It was no easy road for inventor of SnapIt eyeglass repair kit

The curse of eyeglasses includes wrestling with tiny screws the size of ghost ants when a hinge snaps or a lens falls out, often at the worst time and place.

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Cheap repair kits with lilliputian screwdrivers and magnifying glass are sold widely, but often only further frustrate the sight-impaired.

Inspired by her mother jury-rigging an emergency fix with an earring, first-time inventor Nancy Tedeschi stepped up with a solution that removes much of the mind-numbing hassle of amateur eyeglass repair.

She improved a tapered screw design dramatically enough to win her own patent. She has sold 4 million screws to opticians in two years, and 500,000 of her SnapIt repair kits to consumers since June. The SnapIts sell in many Walgreens and Ace Hardware stores at $3.98 or more, a buck more than rival repair kits with old screws.

It's an alternative career for an entrepreneur eager to segue from investing in real estate in upstate New York, where she lost $1 million in equity and $3 million in market value in the crash.

SnapIt, which cost Tedeschi $250,000 to get this far, is surprisingly simple: a 3 millimeter stainless steel optical screw built with a three-quarter inch snap-off extension. The extension lines up the screw with the frame or hinge clasps. A twist sets the screw in the groove, ready for screwdriver tightening. The extension snaps off by hand.

"I have zero mechanical ability but get obsessed figuring out a better way to do something that's hard," said the 55-year-old Tedeschi, who winters in Sand Key. "Inventing SnapIt was far easier than getting it to market. I made every mistake in the book."

Two months after trademarking a name, a company with a similar name sued her. So she changed it from iBob to Eyeego LLC.

Winning a patent took three years. She also forked out $100,000 up front to unfamiliar Chinese manufacturers, who agreed to make her screws for a sixth of what any U.S. supplier quoted, then fretted and badgered them until the shipment arrived. She paid infomercial producers to get her product launched but ended up filming her own spots (starring her mother) and spending $50,000 to air them on cable TV when the pros didn't perform fast enough.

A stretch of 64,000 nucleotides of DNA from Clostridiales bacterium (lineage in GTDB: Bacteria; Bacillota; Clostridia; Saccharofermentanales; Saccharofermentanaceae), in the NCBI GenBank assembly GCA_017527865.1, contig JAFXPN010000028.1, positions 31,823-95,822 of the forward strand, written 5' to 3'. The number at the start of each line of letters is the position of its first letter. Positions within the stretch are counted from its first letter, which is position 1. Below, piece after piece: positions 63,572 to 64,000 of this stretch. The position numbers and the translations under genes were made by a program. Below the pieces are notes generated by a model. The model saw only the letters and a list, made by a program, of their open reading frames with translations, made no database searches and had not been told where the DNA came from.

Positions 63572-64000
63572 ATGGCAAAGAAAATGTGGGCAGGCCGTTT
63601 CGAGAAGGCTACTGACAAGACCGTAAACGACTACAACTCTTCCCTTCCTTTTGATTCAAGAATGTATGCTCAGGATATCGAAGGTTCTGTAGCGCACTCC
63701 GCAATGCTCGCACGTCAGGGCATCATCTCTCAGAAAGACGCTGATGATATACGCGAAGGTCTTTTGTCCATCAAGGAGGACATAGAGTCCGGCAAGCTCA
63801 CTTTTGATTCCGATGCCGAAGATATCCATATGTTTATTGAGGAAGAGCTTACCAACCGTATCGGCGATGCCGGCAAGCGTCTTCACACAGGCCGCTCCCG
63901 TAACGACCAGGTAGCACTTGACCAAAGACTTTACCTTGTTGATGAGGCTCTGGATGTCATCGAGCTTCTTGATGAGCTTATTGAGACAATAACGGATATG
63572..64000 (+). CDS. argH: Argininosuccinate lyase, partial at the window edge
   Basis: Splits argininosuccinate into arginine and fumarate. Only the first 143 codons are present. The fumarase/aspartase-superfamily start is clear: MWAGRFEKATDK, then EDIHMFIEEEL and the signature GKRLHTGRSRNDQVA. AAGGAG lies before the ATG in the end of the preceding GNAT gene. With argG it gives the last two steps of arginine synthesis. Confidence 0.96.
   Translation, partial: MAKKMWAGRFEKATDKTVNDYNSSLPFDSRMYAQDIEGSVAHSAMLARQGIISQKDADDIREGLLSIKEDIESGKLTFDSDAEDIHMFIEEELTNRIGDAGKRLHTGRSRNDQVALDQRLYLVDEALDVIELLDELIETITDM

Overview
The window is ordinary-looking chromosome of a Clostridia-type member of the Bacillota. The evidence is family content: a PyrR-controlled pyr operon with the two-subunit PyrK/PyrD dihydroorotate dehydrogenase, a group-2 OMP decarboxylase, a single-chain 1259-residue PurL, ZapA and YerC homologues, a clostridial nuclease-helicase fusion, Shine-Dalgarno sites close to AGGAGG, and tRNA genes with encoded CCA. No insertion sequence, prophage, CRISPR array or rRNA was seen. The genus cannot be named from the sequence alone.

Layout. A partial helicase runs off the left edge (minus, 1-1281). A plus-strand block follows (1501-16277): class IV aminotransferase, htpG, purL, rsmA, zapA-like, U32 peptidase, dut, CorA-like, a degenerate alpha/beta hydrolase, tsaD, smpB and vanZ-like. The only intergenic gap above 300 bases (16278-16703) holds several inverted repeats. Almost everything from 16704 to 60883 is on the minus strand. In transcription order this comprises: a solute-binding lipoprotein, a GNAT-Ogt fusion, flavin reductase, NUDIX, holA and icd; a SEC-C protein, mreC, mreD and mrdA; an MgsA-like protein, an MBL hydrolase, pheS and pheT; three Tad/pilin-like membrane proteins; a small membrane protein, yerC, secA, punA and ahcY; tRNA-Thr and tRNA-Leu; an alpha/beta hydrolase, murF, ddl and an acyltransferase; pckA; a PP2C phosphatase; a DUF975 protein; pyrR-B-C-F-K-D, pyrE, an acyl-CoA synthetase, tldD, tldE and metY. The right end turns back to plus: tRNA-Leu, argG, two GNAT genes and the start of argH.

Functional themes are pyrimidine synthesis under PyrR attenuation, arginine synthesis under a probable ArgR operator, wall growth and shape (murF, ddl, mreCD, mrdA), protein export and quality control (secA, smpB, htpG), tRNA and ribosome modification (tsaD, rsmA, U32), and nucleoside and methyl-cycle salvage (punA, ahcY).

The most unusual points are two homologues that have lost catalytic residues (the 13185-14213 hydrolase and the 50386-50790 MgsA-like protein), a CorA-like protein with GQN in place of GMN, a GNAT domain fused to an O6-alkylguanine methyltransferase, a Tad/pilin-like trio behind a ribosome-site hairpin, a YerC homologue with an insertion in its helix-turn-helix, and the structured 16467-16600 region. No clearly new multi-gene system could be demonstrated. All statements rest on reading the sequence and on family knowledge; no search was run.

"I cold-called hundreds of retail buying departments that never called back," she said. "I was so frustrated I got physically sick, but my strongest trait is perseverance."

The daughter of a college professor, Tedeschi didn't use her biochemistry degree to go to medical school. Instead, she helped produce shows for NFL Films and the 1988 Seoul Olympics, ran a mortgage brokerage and owned a title company.

In 1998, she appeared on Good Morning America after raising $20,000 for charity by auctioning off most of her Beanie Babies collection.

"It was a Christmas present to my son, Michael, who told me my hoarding Beanie Babies had gotten way out of control," Tedeschi said. "GMA even had on a psychiatrist to explain obsessions. I stopped collecting, but still have thousands left."

For SnapIt, she began each task with Google research and found most contacts at trade shows.

"For people who wear glasses, SnapIt's a 'don't leave home without one' product," said Michael Sommer, a Jacksonville gadget guru on radio and TV. "I have even threaded my glasses back together with a hotel sewing kit."

As for Tedeschi, she's looking for more uses for "my screw" before working up the product her mother first suggested.

"She kept that beaded earring holding her glasses together for a full year, because people kept complimenting her on how fashionable it looked," Tedeschi said. "So I'll develop personalized charms for eyeglasses."

Mark Albright can be reached at or (727) 893-8252.

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